We have a little philosophy here at Tower Farm: the more taglines on the box, the better the movie. One tagline suggests a tight, well-focused marketing campaign. Two suggest a movie that didn’t quite work at the box office, and is being taken in a new direction for home video. But once you hit that magical number three, you know you’re in for a beautiful mess; clearly the guy designing the artwork didn’t understand the movie…and neither did the intern writing the back summary…and sure as hell not the people who actually made the damn thing.
My friends, I’m honored to present you with the three little gems gracing the Curtains box:
1. …the ultimate nightmare. 2. Behind every curtain, someone is waiting…someone is watching. 3. Six beautiful girls, trying to get ahead…when the curtains fall, five will be dead.
Now, to be fair, there is a consistency here; it’s not often that every tagline on a box includes an ellipsis. But it’s pretty obvious that of the three people who wrote those, only one had actually seen the movie. And even he wasn’t watching that closely…because trust us, 80’s perms and shoulder pads do not equal beautiful. Curtains, by the way, is one of those movies that lures you with its awesome box cover; it’s a VHS masterwork. There’s a scary doll coming out of a pair of red velvet curtains, which are hanging from an old woman’s face. Like the taglines, we’ve got three different images here, cobbled together like a grade-school magazine collage – again, a strong indication that there was some behind-the-scenes head scratching.
The plot reads like the best porno never made: A hairy old director brings six women to his house to audition for his latest movie. His audition, by the way, consists of the women opening each other’s blouses and seducing each other while wearing an old hag mask. The movie he’s making is called Audra, which you’ll know because every character mentions the name “Audra” in every line of dialogue – to the point that you’ll get confused and actually start wondering which character is named Audra. Meanwhile, someone’s in the work shed out back sharpening up a scythe, which the killer then uses while chasing one of the girls on ice skates.
I'll give that a second to sink in.
Anyway, throw in a head in a toilet …one of the worst stand-up comedy routines you’ve ever witnessed…and some very disturbing puppet play, and you’ve got a disaster on par with the Hindenburg. And sadly, we haven’t even gotten to the insane asylum scenes, where crazy ladies freely roam the halls giggling and tickling each other, the faux-rape scene, in which a blonde character that will disappear three minutes after being introduced indulges in a creepy rape fantasy with her boyfriend, or that doll from the box cover, which pops up in three or four scenes but seemingly has nothing to do with anything happening on screen. You see, Curtains is the cinema equivalent of that second-grade writing exercise where one kid starts a story, then passes it to another kid who writes a few more sentences, and then it gets passed on again. The fact that the credited director is Jonathan Stryker – the director character in the movie – is a pretty good tip-off that five or six people were hammering away at this thing, each under the impression they were working in a different genre.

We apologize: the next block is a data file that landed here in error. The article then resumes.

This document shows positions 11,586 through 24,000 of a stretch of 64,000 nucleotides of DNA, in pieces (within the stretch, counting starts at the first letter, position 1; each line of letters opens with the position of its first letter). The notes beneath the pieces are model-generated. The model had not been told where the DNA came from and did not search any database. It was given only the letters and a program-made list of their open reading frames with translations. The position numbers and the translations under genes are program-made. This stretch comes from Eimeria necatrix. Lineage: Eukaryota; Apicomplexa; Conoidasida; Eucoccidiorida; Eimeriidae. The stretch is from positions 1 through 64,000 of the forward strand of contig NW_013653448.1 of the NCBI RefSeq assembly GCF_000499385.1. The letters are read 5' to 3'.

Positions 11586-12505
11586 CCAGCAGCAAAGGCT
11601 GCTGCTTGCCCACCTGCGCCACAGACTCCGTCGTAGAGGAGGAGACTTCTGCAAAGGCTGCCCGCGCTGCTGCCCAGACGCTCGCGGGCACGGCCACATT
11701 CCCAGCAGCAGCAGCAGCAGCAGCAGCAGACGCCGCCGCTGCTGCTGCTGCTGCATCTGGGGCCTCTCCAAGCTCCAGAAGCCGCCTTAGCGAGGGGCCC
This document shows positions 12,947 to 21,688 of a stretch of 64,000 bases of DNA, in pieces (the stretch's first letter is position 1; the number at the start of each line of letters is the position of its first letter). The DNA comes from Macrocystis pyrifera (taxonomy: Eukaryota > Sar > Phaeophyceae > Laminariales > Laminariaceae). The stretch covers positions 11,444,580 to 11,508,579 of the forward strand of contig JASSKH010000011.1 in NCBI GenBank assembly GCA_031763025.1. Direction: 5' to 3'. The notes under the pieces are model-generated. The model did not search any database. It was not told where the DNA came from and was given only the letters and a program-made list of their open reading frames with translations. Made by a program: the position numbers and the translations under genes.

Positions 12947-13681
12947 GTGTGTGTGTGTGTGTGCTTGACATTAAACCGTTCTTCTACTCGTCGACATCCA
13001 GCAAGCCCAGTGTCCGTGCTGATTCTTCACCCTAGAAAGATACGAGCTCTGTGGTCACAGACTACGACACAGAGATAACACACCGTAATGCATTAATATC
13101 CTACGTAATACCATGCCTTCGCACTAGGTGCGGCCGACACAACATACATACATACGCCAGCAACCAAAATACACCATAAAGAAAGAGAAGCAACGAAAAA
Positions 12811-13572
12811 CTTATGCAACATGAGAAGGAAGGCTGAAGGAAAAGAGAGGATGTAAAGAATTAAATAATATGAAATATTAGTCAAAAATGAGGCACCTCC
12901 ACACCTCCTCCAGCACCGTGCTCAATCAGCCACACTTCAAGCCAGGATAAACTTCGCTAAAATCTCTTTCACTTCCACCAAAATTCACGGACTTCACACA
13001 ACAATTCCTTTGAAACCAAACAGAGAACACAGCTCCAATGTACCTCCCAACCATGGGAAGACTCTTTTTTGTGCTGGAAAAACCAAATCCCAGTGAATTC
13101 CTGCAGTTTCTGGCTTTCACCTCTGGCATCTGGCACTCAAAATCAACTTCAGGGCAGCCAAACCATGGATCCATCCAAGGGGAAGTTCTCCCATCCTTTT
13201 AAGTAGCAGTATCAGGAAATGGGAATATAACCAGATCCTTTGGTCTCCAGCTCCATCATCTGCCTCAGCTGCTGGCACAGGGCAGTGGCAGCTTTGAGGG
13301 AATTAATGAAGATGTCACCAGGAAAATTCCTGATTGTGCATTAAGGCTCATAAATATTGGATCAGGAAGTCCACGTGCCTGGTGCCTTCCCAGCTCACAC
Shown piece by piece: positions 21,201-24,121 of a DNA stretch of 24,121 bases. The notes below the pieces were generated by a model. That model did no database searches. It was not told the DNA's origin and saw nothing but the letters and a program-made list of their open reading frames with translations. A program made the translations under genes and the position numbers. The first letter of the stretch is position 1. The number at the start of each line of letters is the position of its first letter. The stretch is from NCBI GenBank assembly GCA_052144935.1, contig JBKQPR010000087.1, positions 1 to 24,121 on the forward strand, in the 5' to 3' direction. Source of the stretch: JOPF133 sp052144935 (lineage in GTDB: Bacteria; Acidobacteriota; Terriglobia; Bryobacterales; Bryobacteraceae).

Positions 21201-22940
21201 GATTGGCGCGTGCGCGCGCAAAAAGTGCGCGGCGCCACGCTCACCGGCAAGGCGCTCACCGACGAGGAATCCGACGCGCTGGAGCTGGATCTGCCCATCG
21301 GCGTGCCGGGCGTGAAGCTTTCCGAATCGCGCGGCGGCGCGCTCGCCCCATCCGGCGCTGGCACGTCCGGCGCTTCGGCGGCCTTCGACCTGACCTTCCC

If the plot and direction are all over the place, well, just wait until you see the acting. First of all, it’s another philosophy at Tower Farm that you can’t go wrong with a hammy British lead. There’s really nothing better than an over-emotive Brit uttering lines like “You don’t understand anything about women…or love…or me.” Especially when that Brit is Samantha Eggar. Eggar is a top draw here; looking like Joan Collins after a long, rough night of deep-sea fishing, she gives an acting performance equivalent to the pyrotechnic display at a Metallica concert – it’s flashy, it’s big, and no matter how annoying it is, you can’t stop watching it because everything else around it is so annoying, too. John Vernon plays Jonathan Stryker – the character, not the actual director…we think – like the best of the generic "Columbo" villains. You know right from the start he’s a sleazeball, an idea helped along by the fact that his face looks like that of a melting wax figure.
The only other performance worth mentioning is that of Lynne Griffin, who’s best known as the girl-in-the-dry-cleaning-bag from Black Christmas. Griffin plays a stand-up comic who’s auditioning for the lead role in Stryker’s movie. That Griffin’s character would ever even be considered for a serious dramatic role requires a suspension of disbelief even greater than when the hag-masked killer is doing triple axles in a long black robe. Her sexually laden one-liners, intended to be sharp and sarcastic, come off more along the lines of the white trash mother trying to fit in with her daughter’s friends. Then again, maybe it’s not all her fault – what actress could possibly sell scintillating dialogue including “The casting Jacuzzi is like the casting couch…only wetter” with any real dignity?
But, as usually happens with the best (worst) movies, everything comes together in a Perfect Storm of horror cinema. A nonsensical plot…ridiculous characters…and even more ridiculous killings…culminating in one of the greatest (most ludicrous) “killer-unmaskings” since the giant man-hands turned out to be Betsy Palmer’s. And so, Tower Farm proudly recommends Curtains – a three-tagline blockbuster that could have only been made in the glorious VHS-era. If this is ever released on DVD – in one of those special digitally re-mastered two-disc editions – run for the hills. This movie is best viewed on a glitchy, fuzzy print with a slightly-out-of-sync soundtrack. And about halfway through the movie, when you suddenly realize that nothing is making any sense, just remember…three taglines = triple the entertainment!